I am thankful that my kids are (sometimes) taught things in Primary that I don’t like

I was riding in the car with my seven-year-old son on Saturday, and a great ZZ Top song came on (“Sharp Dressed Man”). I turned up the volume, and my son said, “Dad, could you turn that down?”


“Because the Spirit can’t be there when there’s loud music.”

Yikes! What is my son learning in Primary? Could it be that he is learning that all of my favorite music from the 1970s and early 1980s is “bad.” How dare those teachers impugn my music?

But the more I thought about it, the more grateful I became to these teachers (whoever they are). And here’s why: it is a good thing when your kids are exposed to different ideas that are in line with what the prophets teach.

Let’s be frank: a lot of the loud music I listened to (and still love) from my youth is simply inappropriate, especially if you listen to the lyrics. My favorite bands — Led Zeppelin, The Who, Pink Floyd, AC/DC — sing some pretty raunchy songs. I have heard them so many times that I stop listening to the lyrics. But a lot of the songs have curse words or are clearly just extended sexual innuendoes (ahem, “Whole Lotta Love” by Led Zeppelin).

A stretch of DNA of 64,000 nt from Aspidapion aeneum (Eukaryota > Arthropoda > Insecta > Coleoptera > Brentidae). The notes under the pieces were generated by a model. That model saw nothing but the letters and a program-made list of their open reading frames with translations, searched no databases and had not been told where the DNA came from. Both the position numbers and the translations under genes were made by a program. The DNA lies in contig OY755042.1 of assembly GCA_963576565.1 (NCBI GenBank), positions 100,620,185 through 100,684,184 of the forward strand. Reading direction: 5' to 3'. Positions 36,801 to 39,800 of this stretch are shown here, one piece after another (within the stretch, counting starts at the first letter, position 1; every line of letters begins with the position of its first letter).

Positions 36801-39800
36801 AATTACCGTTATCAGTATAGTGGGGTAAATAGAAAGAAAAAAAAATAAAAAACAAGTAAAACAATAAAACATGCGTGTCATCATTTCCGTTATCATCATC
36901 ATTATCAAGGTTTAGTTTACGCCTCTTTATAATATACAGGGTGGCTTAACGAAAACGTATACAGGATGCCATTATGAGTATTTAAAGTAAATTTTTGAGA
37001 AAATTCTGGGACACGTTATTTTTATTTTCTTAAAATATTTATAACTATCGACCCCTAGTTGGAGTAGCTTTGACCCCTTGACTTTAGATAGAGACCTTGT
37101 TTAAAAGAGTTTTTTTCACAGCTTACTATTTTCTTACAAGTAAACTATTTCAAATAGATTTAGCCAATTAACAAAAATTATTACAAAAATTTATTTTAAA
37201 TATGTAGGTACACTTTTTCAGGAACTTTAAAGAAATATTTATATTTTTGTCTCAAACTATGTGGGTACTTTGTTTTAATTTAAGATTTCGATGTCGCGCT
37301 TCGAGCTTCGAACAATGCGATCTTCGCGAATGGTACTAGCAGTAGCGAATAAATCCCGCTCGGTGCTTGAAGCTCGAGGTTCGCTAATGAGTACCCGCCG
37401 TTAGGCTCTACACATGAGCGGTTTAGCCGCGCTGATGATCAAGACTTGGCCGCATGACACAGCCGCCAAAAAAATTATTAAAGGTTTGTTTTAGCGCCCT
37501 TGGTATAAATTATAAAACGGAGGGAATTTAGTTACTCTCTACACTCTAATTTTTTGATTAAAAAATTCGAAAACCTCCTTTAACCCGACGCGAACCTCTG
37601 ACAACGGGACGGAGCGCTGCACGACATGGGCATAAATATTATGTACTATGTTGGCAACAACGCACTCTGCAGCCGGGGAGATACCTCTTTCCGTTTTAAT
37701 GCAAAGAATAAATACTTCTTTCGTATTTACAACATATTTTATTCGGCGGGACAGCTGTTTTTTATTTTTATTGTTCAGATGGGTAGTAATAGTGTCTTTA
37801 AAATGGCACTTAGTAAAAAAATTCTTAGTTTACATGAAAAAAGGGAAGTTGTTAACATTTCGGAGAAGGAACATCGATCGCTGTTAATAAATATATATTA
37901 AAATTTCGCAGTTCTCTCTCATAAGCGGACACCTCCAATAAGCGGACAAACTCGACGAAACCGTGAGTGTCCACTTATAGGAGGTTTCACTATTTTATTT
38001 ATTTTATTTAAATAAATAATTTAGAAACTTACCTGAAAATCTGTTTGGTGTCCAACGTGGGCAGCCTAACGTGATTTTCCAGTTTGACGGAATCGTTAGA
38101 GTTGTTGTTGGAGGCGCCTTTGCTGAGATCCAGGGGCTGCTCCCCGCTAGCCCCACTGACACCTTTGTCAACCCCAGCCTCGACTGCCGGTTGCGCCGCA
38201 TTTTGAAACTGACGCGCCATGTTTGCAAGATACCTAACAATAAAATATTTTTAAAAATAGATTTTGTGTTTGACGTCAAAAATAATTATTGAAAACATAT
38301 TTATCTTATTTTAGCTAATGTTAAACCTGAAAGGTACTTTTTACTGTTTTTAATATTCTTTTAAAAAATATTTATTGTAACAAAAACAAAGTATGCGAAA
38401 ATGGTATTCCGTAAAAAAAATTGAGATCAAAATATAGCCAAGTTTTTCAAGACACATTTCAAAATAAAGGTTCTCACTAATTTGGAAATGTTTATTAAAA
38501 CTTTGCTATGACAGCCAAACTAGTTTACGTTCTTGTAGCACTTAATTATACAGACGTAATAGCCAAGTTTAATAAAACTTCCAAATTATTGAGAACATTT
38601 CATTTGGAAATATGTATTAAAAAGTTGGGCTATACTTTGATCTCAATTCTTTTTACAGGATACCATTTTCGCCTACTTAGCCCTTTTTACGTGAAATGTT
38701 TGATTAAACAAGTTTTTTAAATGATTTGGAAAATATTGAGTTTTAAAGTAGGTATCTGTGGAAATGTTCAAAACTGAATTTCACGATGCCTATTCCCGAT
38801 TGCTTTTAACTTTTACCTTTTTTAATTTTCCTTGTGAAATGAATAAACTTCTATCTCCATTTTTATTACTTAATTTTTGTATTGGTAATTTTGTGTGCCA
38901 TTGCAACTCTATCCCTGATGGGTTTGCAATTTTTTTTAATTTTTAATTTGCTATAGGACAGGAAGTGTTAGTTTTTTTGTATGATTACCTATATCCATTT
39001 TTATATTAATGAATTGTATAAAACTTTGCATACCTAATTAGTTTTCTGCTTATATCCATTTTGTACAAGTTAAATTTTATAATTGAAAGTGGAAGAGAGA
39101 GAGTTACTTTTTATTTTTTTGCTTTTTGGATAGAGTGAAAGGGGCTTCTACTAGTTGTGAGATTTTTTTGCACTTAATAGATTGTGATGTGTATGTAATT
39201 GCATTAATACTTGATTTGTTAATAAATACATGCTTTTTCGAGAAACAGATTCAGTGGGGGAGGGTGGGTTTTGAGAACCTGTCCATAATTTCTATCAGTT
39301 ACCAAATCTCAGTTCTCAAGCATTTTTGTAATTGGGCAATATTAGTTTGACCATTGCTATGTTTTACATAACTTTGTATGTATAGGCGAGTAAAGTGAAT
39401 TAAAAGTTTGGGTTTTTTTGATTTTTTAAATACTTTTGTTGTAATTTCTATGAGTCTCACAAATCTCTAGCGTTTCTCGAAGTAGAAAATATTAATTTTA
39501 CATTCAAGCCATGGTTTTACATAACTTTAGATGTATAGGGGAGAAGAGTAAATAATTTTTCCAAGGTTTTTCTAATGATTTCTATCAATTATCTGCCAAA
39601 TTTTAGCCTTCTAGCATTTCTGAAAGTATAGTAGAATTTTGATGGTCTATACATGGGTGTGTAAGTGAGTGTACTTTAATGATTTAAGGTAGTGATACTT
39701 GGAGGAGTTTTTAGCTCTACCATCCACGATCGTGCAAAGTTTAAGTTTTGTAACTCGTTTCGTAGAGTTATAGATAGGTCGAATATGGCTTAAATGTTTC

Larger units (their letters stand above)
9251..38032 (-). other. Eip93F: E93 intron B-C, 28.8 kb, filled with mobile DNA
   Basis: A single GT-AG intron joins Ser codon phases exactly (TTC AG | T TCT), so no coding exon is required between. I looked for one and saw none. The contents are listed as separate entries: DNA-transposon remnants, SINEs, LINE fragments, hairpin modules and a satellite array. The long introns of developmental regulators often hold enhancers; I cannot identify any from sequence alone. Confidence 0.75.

So, I am glad my son is hearing this in Primary.

Now, let’s be clear: I am not saying that you personally if you like this music (like I do) should stop listening to it. I plan on still listening to all of my favorite music from the ’70s. I have a temple recommend, and I go regularly. I don’t think I am unworthy, and I don’t think you are unworthy, if you listen to this music. So, let’s please not get any overreactions about how intolerant I am, etc. One of the favorite past times of people on the Mormon blogs seems to be trolling around intolerantly castigating other people for being intolerant.

My only point is this: I am glad my son is getting exposed to another viewpoint. He certainly is going to be exposed throughout his life to plenty of loud, inappropriate music. It is inevitable. It is nice that there will be a little voice in his head saying: “don’t listen to this music — it is not really good for you.”